For the city - well, well, I'd let sides present their argument, I'd inform people of the historical tsunamis (which can be VERY tall), I'd rather the people decide, do they want to together pay for the wall, or do they want to go without the wall. The problem with city is that it already exists. Also, it is not a communism there in Japan. No central planning. It's one group of people responsible for building a safe NPP, and another group responsible for adding a wall for existing city, and you have no business using pre-existing risks to justify the risk you add when you construct a nuclear power plant. In my eyes, if you have an inclination to use pre-existing risks to justify the extra risk you are responsible for, you are not to be trusted with safety.
The ordinary immoral person is so due to ability to justify own actions and see them as moral. "Looking at big picture" is a common theme.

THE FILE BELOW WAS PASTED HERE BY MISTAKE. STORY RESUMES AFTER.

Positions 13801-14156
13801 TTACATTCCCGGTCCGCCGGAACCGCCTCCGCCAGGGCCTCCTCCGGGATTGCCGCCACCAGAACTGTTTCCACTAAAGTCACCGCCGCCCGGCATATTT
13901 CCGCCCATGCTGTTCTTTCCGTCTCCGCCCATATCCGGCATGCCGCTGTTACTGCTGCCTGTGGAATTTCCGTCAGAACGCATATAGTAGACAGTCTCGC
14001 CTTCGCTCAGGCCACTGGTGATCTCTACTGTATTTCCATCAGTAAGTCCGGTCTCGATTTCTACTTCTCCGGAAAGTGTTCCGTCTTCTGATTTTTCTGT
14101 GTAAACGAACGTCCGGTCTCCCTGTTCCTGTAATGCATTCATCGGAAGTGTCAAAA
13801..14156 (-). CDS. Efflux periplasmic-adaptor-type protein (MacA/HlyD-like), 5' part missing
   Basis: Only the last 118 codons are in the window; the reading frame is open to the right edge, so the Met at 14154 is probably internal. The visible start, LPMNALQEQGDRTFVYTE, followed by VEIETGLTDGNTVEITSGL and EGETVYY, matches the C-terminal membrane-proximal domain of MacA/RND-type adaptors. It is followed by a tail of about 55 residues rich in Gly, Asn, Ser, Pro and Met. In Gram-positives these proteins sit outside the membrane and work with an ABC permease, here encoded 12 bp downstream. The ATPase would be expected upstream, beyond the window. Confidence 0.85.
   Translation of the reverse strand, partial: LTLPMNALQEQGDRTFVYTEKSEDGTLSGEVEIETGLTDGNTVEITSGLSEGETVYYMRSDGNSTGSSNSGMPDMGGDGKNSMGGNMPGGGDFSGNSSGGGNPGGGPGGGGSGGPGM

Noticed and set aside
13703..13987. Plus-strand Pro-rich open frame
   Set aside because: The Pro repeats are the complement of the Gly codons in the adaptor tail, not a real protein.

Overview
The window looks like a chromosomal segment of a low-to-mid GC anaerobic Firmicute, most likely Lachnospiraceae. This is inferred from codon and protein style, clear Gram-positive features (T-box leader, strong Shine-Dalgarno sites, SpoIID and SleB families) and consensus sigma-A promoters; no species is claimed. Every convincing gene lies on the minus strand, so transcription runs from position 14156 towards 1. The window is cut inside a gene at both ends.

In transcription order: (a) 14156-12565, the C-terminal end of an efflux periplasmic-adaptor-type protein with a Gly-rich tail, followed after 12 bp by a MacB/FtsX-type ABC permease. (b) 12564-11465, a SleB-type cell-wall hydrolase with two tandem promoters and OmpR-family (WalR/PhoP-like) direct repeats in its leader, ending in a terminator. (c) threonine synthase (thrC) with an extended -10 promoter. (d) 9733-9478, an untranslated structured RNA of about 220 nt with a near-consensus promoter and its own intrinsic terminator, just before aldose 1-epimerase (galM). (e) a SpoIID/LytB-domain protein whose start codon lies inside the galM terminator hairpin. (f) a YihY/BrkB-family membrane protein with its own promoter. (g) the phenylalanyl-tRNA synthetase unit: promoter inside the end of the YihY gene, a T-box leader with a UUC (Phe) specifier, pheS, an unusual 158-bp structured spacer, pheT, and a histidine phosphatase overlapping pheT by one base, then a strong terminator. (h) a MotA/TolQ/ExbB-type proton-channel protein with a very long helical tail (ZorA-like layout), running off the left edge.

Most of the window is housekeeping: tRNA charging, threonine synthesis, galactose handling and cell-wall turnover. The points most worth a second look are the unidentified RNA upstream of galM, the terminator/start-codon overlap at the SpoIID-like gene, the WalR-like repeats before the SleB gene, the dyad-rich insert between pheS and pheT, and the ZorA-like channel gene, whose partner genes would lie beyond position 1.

|Apr25-11, 05:24 PM||#16|
What height should the walls be at Fuku and Onagawa. That is the engineering question.
Thank goodness this is a forum and I don't have to write up a few hundred pages of this and that, as would be mandatory in any industry. My answer is hence brief. I would not build a nuclear power station the likes of Fuku or Onagawa on the eastern shore of Japan where they stand now. You couldn't make me. (although I've always wanted an Italian villa of my own, but we won't go there). All other calculations are useless then.
Dmytry is right about historical maximum for Japanese coastal tsunami being 50 meters, even more, but every nuclear industry person I spoke to kept telling me that was looooong ago in the 1700's and the probability of it happening again could not realistically be taken into account. So I mentioned something more recent. No one from the industry likes to bring up the Chilean quake.